In FIG. 5 a series-connected tandem photodetector 60 incorporating the invention differs from the photodetector 40 of FIG. 3 in that a tandem semiconductor body 62 is interposed between the body 16 and the spacer layer 20. The tandem body 62 has therein a semiconductor junction which includes a region 64 of intrinsic conductivity type and oposed regions 66 and 68 of opposite conductivity type. The region 66 of the tandem body 62 and the adjacent region 46 of the body 16 are of opposite conductivity type with a tunnel junction therebetween. The tandem body 62 is typically composed of a material having a lower bandgap energy than that of the body 16 so that light which passes through the weakly absorbing body 16 is then absorbed in the tandem body 62. Typically, in a photodetector operating as a solar cell the body 16 is composed of hydrogenated amorphous silicon and the tandem body is composed of a hydrogenated amorphous silicon-germanium alloy deposited from a glow discharge containing silane and germane. The thickness of the spacer layer 20 may then be either one-half of a particular wavelength in the spacer layer or it may be chosen in conjunction with the thickness of the tandem body 62 and the body 16 and any other layers through which the light is transmitted such that the reflectivity of the photodetector 60 at a particular wavelength is reduced and preferably minimized. The relative thicknesses of the body 16 and the tandem body 62 and their compositions are adjusted so that the photo-generated electrical currents from each body are the same.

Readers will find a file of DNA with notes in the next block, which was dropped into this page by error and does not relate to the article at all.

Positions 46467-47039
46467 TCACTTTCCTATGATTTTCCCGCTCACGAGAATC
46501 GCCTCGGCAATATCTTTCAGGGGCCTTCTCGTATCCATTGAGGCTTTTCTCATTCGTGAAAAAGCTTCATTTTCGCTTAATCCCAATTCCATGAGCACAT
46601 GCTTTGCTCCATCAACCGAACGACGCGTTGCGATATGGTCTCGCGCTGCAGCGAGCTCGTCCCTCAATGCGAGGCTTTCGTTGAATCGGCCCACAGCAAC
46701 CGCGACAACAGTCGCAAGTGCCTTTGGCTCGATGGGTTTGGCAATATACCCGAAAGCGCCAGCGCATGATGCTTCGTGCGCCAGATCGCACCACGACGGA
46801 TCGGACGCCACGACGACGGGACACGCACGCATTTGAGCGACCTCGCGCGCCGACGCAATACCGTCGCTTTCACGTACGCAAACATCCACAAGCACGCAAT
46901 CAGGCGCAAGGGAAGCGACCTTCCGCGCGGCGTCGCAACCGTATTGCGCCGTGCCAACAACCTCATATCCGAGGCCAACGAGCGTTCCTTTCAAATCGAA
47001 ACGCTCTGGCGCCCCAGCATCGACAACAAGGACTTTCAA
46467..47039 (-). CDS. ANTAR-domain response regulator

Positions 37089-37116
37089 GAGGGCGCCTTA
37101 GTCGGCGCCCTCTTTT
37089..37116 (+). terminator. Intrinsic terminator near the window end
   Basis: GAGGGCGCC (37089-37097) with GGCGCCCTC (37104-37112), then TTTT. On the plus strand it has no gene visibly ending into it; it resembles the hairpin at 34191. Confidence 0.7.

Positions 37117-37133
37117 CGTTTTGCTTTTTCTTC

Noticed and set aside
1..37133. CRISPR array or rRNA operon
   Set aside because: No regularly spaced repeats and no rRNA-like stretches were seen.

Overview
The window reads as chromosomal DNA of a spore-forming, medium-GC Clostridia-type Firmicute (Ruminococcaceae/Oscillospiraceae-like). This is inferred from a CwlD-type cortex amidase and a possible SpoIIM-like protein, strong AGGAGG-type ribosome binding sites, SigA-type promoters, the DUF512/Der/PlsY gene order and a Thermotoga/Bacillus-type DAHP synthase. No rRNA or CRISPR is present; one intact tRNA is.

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Reference
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Classifications
U.S. Classification136/256, 136/259, 257/E31.125, 257/436, 136/249, 257/E31.128, 257/432, 136/258
International ClassificationH01L31/0224, H01L31/052, H01L31/0232
Cooperative ClassificationH01L31/056, Y02E10/52, H01L31/022408, H01L31/0232
European ClassificationH01L31/0232, H01L31/052B4, H01L31/0224B
Legal Events
DateCodeEventDescription
Aug 28, 1995FPAYFee payment
Year of fee payment: 12
Sep 4, 1991FPAYFee payment
Year of fee payment: 8
Sep 8, 1987FPAYFee payment
Year of fee payment: 4
Jul 15, 1982ASAssignment
Owner name: RCA CORPORATION; A CORP OF DE.
Free format text: ASSIGNMENT OF ASSIGNORS INTEREST.;ASSIGNORS:CARLSON, DAVID E.;WILLIAMS, BROWN F.;REEL/FRAME:004026/0568
Effective date: 19820713